Bruce Hughes, Late Night Polaroids…
On Late Night Polaroids, the renowned bassist Bruce Hughes plays frontman on his new release, giving us smart, playful pop tunes with serious groove.
Bruce Hughes has worked steadily since the 80s, putting down the Austin sound. Creating and collaborating with high-caliber bands both in front of the mic and behind the board, he’s lent his aptly named Bass of Love and his acutely attuned musical ear to acts such as Bob Schneider, Poi Dog Pondering, Jason Mraz’s huge 2009 world tour, and Fastball, to name just a few.
Locally born and bred, Hughes has been voted the Austin Music Awards “Best Bass Player” more than once, and seems to be perpetually on the top ten list. But if Hughes is known primarily as a bass player, it’s only because he has reached the top of the heap in that category and stayed there for over a decade.
“Looking for a musician to nominate as Best Bassist? How about Bruce Hughes?” the Austin Chronicle’s Margaret Moser suggested. “Hughes handpicks his projects with love and caution.”
Throughout his solo career, Bruce’s core sound has remained unique and familiar. But nothing ever stays the same, and now with the release of his latest record Late Night Polaroids, out 1/21/22, one of the most original and thought-provoking musicians around brings us just what we need right now—humor and optimism with a critical eye. Full of cryptic poetry and musical manna, we bear witness to the continued evolution of Bruce Hughes.
“The songs on Late Night Polaroids are poppier, deeper, and closer to my heart than anything I’ve put out yet,” says Hughes. “I really want people to move and be moved.”
The opening track of the record is “Sweet Children,” which wastes no time inviting us to get up off the couch and shake it. And after all the time we’ve spent sitting on that couch over the last year and a half, we could use the inspiration to get up onto our feet. As the song says, maybe now, as we slowly emerge into a post-Pandemic world, we’ve “got what it takes to make it better than it ever was before.”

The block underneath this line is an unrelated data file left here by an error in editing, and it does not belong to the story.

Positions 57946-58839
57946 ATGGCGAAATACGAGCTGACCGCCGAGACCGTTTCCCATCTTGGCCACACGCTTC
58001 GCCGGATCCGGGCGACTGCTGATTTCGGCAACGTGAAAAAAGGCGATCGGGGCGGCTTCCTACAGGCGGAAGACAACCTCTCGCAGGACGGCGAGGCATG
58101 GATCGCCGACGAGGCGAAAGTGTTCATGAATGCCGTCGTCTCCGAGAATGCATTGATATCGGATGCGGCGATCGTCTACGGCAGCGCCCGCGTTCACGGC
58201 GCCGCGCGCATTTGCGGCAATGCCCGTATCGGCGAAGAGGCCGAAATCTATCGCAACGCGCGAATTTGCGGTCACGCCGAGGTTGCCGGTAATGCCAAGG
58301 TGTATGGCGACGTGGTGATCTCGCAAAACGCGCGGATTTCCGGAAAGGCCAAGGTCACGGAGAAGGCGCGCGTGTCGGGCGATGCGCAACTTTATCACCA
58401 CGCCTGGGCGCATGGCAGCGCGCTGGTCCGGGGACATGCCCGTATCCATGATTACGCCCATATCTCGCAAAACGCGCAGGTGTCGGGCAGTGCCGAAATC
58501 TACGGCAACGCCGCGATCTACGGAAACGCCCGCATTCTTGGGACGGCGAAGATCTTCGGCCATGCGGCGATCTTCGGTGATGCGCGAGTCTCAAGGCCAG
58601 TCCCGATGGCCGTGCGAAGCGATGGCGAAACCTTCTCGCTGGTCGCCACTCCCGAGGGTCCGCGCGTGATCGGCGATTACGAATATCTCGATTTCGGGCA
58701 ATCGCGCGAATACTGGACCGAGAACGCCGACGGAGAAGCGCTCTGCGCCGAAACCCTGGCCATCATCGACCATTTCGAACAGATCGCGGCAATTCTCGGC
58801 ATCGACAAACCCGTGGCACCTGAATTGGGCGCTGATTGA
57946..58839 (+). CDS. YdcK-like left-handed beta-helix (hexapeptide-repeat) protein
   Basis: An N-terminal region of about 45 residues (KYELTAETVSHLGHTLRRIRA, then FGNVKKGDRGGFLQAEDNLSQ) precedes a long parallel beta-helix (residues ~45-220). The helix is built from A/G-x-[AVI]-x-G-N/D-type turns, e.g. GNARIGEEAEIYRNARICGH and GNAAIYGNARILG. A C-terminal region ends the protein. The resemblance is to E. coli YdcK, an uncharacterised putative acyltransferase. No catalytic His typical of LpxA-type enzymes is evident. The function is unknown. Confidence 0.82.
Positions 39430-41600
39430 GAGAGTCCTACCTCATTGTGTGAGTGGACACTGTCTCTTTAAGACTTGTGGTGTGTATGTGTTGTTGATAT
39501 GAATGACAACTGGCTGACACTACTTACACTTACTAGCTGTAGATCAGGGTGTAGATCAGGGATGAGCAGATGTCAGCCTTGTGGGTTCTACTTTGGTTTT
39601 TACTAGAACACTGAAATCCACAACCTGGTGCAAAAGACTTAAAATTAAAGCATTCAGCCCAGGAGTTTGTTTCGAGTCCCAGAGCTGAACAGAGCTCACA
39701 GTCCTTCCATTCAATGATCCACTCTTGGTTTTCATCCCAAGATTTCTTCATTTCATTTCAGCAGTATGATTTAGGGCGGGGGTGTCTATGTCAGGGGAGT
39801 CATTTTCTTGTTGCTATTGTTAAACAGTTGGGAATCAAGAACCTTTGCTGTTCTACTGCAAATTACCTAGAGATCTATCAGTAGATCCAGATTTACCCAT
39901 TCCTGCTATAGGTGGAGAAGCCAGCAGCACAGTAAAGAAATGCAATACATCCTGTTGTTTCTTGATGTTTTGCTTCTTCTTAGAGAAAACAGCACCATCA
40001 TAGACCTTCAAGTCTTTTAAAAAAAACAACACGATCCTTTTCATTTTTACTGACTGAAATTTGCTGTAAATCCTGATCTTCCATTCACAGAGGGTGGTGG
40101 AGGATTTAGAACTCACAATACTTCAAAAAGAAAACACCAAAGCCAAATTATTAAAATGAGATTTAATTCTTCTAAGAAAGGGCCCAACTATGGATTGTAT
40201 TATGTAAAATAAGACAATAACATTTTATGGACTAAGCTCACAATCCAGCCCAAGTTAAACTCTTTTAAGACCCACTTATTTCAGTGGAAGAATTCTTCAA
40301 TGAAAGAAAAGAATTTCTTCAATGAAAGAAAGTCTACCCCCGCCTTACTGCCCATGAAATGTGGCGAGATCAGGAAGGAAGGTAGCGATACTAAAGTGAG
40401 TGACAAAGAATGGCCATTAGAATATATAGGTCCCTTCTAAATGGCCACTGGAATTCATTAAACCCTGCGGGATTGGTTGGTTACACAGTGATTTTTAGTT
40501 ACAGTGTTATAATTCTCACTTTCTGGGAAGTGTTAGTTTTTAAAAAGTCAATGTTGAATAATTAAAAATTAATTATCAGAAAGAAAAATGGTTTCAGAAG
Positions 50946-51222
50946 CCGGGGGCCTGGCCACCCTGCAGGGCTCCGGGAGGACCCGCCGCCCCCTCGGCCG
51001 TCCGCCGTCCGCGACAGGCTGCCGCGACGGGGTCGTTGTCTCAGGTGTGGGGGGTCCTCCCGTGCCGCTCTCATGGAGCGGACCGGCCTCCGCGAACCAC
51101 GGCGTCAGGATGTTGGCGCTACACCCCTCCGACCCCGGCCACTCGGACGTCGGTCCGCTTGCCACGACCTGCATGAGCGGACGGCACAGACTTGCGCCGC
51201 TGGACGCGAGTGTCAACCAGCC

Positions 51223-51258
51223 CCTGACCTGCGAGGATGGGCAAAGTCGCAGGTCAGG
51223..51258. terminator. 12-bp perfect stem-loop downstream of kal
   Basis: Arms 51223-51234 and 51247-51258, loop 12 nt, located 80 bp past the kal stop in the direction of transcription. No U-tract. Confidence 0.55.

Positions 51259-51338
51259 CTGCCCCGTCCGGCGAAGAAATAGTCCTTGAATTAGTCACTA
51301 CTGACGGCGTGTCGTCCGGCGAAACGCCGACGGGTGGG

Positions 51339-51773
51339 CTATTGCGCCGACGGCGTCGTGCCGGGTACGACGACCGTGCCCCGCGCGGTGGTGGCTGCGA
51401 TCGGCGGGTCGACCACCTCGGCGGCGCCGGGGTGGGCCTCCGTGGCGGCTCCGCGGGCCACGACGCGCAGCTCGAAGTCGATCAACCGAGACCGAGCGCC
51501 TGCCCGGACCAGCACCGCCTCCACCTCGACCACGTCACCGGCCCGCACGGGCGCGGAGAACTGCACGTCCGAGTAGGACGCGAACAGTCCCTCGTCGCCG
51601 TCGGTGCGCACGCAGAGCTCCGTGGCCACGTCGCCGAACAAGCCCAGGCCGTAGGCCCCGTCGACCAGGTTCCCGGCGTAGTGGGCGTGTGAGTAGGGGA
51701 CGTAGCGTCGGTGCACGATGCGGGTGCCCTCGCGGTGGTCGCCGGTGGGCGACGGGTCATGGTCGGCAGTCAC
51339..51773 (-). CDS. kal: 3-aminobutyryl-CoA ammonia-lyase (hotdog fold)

“This song is a postcard to the Austin hippie in all of us,” says Hughes, “to the free-spirited, sparkly-eyed kids out after dark.” Dane Farnsworth (Brothers Osborne, Robert Randolph) works his magic here on the B3 and clavinet, while JJ Johnson (Gary Clark Jr.) and Hughes crank down the rhythm section.
Early praise for the album came from Laura Palmer of WNRM The Root Radio. “Bruce has a clever turn of phrase which bends from lighthearted to heartbreaking. If music is your medicine then this album is the booster you need!”
“My musical informative influences were the entirety of 70s radio, and everything imported to Austin’s indie record stores in the 80s,” says Hughes, “but I definitely gravitated toward the soul side.” Hughes also credits the richness of Austin’s musical environment to his creative cultivation and growth. “I’ve never found anywhere else as confluent in musical language.”
Hughes’s vast range and eclectic tastes are as apparent as ever, and he makes no apologies for it. “I don’t really know how to stay in my lane. I don’t even know where my lane is! Everything is fair game,” he says, when it comes to making music. Which may be why – despite his endless catalogue of catchy, danceable crowd-pleasers – he half expects his music to be looked at as an odd, out-of-place character, “because that’s what I am,” he admits with a laugh.
“This thing I love to do, writing, recording and performing… it’s not always timely or perfect,” Hughes muses, “it’s often more like catching fireflies. Sometimes you can only get so close before they disappear.” But with Late Night Polaroids, Hughes has captured the magic, and he holds it out to us like a jar full of pulsing pixie lights to admire.
For more information, visit online at brucehughes.com